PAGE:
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Inspiring and retaining interest, investment and action to prevent tomorrow’s health threats today is notoriously difficult. This is particularly true when the resulting future well-being may not be realised for years, or even decades. The outcome is a lack of political and societal prioritisation for disease prevention, accompanied by a pernicious rise in avoidable health burden.
Obesity is now the biological, environmental and social path of least resistance in most societies. Despite being entirely avoidable, an estimated 1.9 billion adults and 41 million children under 5 years are overweight, worldwide.1 2 Addressing the drivers of obesity through evidence-based structural and political responses is key, yet such action largely continues to evade us.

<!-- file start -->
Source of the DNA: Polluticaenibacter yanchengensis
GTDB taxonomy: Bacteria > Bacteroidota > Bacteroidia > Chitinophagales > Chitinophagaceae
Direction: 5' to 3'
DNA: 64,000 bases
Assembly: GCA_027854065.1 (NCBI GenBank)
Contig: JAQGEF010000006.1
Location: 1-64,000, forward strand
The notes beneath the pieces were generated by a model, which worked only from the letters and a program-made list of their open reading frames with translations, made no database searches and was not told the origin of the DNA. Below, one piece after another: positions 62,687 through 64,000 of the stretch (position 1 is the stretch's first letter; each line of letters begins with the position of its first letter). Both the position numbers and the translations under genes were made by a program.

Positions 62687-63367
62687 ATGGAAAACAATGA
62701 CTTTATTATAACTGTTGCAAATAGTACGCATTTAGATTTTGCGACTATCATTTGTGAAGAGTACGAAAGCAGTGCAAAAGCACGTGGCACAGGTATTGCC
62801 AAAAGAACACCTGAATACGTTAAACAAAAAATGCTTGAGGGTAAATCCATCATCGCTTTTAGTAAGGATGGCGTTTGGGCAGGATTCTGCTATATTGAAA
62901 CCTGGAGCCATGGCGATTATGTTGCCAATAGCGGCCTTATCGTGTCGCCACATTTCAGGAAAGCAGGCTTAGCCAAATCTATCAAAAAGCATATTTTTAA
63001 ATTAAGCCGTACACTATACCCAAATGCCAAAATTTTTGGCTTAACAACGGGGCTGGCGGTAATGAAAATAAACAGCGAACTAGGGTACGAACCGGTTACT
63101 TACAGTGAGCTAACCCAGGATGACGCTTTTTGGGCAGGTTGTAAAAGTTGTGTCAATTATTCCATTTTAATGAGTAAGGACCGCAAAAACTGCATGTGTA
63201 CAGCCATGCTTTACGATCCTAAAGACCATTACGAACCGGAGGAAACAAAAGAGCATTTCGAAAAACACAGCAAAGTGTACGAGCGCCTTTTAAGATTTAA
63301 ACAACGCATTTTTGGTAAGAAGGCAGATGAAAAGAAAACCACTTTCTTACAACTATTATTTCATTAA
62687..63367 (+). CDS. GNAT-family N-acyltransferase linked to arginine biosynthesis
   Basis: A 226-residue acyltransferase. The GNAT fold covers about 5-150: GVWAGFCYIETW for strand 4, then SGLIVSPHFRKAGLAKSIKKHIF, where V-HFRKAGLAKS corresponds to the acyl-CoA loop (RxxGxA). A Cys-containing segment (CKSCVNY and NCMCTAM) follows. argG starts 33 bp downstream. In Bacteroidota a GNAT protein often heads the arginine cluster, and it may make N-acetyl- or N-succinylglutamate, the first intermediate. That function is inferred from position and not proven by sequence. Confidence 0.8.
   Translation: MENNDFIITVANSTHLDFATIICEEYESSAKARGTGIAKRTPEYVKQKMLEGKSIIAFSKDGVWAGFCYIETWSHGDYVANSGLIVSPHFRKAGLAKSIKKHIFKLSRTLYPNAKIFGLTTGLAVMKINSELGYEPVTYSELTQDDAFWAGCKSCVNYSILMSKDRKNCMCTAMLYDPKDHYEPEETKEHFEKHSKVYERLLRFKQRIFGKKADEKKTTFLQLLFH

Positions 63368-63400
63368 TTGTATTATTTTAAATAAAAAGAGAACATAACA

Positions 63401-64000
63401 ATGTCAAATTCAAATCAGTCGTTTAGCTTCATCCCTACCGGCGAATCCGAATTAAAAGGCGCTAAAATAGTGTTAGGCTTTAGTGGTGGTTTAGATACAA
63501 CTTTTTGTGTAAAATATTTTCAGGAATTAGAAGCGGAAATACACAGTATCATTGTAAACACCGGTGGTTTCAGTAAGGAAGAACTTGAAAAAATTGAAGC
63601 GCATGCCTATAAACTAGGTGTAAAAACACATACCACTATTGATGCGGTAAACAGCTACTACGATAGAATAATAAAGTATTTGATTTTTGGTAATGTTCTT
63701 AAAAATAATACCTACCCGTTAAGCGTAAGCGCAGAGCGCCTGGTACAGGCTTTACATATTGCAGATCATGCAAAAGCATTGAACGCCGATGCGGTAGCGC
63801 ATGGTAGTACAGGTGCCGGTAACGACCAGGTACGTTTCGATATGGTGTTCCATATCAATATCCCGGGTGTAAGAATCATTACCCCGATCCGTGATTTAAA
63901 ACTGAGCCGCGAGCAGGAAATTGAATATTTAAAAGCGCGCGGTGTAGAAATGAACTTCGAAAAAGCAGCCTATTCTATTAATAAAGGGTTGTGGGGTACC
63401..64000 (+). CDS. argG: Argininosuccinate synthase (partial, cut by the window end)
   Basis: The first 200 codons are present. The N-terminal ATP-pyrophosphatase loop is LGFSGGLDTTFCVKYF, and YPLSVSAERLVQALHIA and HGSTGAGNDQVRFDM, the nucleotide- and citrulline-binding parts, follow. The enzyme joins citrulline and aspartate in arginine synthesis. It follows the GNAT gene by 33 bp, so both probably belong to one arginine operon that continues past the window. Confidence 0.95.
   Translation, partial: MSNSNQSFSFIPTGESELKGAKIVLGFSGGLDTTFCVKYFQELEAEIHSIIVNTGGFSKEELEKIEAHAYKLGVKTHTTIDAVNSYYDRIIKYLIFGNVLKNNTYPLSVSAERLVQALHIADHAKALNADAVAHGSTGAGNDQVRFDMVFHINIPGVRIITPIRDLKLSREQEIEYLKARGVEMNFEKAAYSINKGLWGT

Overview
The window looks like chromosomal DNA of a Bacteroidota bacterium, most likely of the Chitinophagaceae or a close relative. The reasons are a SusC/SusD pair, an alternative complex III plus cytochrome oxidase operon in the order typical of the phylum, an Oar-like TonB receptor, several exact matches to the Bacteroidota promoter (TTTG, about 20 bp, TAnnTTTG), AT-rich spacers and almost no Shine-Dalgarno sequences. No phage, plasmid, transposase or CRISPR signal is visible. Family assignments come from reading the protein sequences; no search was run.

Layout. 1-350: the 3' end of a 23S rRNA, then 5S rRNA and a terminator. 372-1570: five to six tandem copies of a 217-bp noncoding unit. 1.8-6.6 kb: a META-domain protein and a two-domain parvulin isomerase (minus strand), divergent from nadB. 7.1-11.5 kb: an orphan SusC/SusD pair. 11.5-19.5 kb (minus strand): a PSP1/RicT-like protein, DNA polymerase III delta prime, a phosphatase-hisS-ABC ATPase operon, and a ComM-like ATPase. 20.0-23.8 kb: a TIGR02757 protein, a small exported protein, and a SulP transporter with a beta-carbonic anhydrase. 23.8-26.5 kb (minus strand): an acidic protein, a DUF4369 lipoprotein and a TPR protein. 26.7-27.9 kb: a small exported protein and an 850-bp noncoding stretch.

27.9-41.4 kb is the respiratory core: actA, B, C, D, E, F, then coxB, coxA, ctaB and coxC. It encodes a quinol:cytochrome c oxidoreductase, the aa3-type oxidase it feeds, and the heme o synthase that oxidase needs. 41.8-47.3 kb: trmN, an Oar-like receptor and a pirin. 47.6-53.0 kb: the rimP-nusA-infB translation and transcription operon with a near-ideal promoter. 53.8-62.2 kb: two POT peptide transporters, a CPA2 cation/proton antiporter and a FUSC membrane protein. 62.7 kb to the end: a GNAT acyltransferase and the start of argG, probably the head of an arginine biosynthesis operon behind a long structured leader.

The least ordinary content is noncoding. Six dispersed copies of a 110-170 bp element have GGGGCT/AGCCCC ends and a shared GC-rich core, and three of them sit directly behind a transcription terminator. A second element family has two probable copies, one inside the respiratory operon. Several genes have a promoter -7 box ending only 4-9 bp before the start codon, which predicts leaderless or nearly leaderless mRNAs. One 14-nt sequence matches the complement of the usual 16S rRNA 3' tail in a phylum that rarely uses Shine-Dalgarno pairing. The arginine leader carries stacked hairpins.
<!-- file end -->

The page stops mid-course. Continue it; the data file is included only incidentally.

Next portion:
But what if we could shape obesity solutions as rapidly as we build our cities? What if our cities could make achieving and maintaining healthy weight easier?
Our cities are not designed for health
For the first time in history, more than half of the global population lives in cities, and almost four in every ten adults are overweight or obese.1 3 With obesity and urbanisation on the rise, the built environments in which people work, live, eat and move are increasingly recognised to have a …
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